Young Floyd Gottfredson developped an interest in cartooning as a hobby when he was homestuck by a hunting accident. In the late 1920's, he'd become enough of an artist to draw professionally for various local newspapers and magazines. In 1929, he got himself hired by the Walt Disney Studios as an apprentice animator. Shortly thereafter, he was tasked with taking over the art of the Mickey Mouse comic strip, which had originally been drawn by animator Ub Iwerks but had become too much work for Mickey's co-creator.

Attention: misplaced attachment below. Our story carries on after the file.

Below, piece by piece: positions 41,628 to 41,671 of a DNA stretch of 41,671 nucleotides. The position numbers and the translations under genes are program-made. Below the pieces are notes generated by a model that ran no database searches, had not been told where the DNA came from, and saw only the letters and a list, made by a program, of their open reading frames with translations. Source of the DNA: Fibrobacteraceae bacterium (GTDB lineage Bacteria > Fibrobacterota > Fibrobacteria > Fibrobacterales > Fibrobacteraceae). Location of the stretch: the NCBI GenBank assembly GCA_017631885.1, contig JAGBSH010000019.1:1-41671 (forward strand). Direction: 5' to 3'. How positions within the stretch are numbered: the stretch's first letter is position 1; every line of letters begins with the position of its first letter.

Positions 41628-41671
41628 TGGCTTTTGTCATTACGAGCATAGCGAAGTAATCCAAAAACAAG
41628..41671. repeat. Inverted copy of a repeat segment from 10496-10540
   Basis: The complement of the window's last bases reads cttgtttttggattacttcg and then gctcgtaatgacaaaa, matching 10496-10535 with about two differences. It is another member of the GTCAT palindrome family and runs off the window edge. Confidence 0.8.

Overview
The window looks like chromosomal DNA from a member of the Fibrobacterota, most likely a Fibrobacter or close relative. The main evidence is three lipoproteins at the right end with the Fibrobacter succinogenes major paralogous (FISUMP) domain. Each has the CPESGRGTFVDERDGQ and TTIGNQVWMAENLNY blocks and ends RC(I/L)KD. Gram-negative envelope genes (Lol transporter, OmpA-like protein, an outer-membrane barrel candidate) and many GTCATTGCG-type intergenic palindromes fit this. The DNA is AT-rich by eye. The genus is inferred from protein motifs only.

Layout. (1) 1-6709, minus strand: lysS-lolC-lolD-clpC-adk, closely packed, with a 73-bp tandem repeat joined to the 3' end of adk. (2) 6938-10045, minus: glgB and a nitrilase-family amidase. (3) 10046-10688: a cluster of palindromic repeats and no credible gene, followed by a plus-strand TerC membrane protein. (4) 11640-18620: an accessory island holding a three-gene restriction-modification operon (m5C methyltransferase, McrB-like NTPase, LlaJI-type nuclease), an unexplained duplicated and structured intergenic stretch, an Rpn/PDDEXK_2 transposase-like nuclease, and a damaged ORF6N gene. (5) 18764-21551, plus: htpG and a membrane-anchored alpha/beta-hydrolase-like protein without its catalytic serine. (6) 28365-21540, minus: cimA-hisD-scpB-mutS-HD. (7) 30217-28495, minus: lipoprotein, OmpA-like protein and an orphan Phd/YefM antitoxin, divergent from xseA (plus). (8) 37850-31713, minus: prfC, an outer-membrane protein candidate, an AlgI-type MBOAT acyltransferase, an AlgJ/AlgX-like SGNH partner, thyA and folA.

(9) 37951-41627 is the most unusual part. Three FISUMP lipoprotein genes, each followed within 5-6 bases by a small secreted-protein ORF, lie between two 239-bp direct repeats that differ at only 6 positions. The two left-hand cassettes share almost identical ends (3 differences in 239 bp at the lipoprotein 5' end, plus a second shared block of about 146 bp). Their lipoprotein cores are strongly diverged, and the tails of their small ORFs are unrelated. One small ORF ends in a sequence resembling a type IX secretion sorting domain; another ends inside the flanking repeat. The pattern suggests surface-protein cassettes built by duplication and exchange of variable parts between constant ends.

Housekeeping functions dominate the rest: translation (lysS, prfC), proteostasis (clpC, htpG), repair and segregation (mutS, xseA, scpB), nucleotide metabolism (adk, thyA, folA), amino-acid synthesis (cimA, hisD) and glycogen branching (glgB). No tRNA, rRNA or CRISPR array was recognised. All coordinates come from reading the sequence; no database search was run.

The strips' plots were initially given to him by Walt Disney himself. However, Disney too soon became too busy with the animation department and the writing was taken over by Ted Osborne (1934–49), Merrill De Maris (1934–42), Dick Shaw (1942–43), Bill Walsh (1943–64), Roy Williams (1964) and Del Connell (1968–75), all of whom worked closely with Gottfredson who often submitted his own ideas. Between 1934 and 1948, Gottfredson also delegated the inking of his penciled art to other artists (including primarily Duck artist Al Taliaferro). Gottfredson and his favorite collaborators Merrill De Maris and Bill Walsh were responsible for creating most of the recurring Mickey Mouse comic characters (including Chief O'Hara, Eega Beeva and the Phantom Blot).